I first noticed him long ago, but he didn’t start to annoy me until my commute lead me past him every afternoon. He became a landmark for me, so often did he take his post, always in the same uncomfortable, genius position resting on the handrails between the descending escalator and the stairs at the subway station: not quite in your way but maintaining a presence that was not easily ignored.
He had a wizened face with what could have been a wizard’s beard had he not kept it inexplicably well groomed. Deep creases were well established in his forehead, so that they remained even when his expression was characteristically stoic and unexpressive. He looked like he could have been a sailor or a painter, he had that aura of capability and able-bodiedness coupled with a self-assuredness that suggested a man comfortable in his own skin, who knew what he was about even if nobody else did. I might have thought him to be any number of things if it weren’t for the square of cardboard he always had with him: “Seeking Human Kindness,” it proclaimed. He always stood holding it up, transparent ex-coffee cup in his other hand or by his feet, filled to some degree already, testament to the fact that his seeking did not go unrewarded.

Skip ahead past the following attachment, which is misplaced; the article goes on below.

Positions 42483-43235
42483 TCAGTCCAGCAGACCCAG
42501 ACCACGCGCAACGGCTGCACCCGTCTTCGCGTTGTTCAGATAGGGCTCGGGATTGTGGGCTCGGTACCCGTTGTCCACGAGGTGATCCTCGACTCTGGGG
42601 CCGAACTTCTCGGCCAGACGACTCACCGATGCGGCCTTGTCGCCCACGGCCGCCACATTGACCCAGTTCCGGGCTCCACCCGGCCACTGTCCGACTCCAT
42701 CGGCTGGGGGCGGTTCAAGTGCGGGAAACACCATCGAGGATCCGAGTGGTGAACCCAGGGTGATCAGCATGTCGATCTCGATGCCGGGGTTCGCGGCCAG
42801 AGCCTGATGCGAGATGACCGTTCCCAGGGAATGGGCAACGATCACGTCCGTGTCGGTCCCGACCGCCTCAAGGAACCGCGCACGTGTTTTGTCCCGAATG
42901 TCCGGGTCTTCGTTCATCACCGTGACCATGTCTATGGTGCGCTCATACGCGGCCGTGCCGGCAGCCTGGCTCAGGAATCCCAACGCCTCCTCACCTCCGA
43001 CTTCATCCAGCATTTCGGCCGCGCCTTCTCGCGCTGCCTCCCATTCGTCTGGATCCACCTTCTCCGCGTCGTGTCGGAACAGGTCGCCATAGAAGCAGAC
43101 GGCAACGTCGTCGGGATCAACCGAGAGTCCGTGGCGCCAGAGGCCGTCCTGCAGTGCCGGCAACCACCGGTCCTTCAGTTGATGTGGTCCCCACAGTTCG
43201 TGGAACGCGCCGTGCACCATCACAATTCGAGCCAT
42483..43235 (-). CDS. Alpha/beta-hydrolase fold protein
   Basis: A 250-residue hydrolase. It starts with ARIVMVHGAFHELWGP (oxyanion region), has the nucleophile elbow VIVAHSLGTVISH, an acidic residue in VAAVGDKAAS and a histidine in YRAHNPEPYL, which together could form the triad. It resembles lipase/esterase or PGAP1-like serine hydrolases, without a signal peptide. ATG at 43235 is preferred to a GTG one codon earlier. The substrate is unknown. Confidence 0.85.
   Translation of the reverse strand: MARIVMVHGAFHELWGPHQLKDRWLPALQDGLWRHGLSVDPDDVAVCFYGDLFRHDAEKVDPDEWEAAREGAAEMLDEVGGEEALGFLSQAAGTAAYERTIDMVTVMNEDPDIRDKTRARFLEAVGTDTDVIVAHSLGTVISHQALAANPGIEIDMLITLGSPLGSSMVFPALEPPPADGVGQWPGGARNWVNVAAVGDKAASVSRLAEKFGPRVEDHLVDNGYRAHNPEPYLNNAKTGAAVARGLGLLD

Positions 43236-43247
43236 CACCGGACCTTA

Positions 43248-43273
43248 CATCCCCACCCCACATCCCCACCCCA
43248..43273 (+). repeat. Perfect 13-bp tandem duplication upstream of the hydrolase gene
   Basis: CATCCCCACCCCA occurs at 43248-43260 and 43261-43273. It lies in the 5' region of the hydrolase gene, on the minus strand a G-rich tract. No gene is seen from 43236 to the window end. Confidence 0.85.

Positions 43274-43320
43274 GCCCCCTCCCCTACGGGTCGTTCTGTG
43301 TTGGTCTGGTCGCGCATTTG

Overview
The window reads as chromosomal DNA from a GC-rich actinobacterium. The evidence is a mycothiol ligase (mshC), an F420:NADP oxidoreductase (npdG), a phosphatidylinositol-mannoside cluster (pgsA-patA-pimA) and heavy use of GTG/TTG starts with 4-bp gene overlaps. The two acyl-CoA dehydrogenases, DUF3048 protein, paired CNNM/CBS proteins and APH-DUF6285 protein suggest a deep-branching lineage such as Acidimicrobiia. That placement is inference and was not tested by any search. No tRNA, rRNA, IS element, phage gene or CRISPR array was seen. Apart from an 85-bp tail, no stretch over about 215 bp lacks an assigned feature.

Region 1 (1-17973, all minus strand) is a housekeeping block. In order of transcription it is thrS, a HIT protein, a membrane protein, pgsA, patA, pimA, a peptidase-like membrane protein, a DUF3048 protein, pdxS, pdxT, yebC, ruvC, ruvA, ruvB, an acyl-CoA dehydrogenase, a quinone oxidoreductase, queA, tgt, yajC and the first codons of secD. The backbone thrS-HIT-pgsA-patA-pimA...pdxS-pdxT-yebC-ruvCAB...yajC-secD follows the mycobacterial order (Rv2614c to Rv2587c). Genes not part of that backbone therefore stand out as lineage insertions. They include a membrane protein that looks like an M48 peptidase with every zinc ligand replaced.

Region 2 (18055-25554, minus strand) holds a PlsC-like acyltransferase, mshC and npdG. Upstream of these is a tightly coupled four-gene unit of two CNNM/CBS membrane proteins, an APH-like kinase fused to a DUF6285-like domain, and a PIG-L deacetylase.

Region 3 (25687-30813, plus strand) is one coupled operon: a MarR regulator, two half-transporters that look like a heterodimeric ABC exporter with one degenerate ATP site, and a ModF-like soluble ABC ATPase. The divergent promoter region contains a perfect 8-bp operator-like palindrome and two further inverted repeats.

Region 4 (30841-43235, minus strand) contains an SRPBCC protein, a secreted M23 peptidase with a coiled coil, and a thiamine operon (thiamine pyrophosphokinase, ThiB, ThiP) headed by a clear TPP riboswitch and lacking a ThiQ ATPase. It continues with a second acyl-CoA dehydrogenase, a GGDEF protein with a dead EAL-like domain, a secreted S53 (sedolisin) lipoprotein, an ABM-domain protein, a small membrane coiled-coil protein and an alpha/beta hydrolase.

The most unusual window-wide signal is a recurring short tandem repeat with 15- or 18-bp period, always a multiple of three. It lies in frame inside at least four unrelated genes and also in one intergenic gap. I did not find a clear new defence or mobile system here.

The first day I came across him I felt generous. Maybe he’s hungry, or homeless. I gave him five dollars.
And then I saw him a few days later. I gave him a dollar. I did the same the next few times.
But one sunny afternoon, for some reason, I felt a little annoyed. Who was this guy who stood out here day after day, taking money from strangers? He had seemingly made a job out of this! Was I helping him truly, or just enabling him to make this a way of life? Was it moral of me to give him something everyday on my way back from work?
And as I passed him down the escalator, I felt something twist in my stomach. It was something I had read: “Seeking Human Kindness.”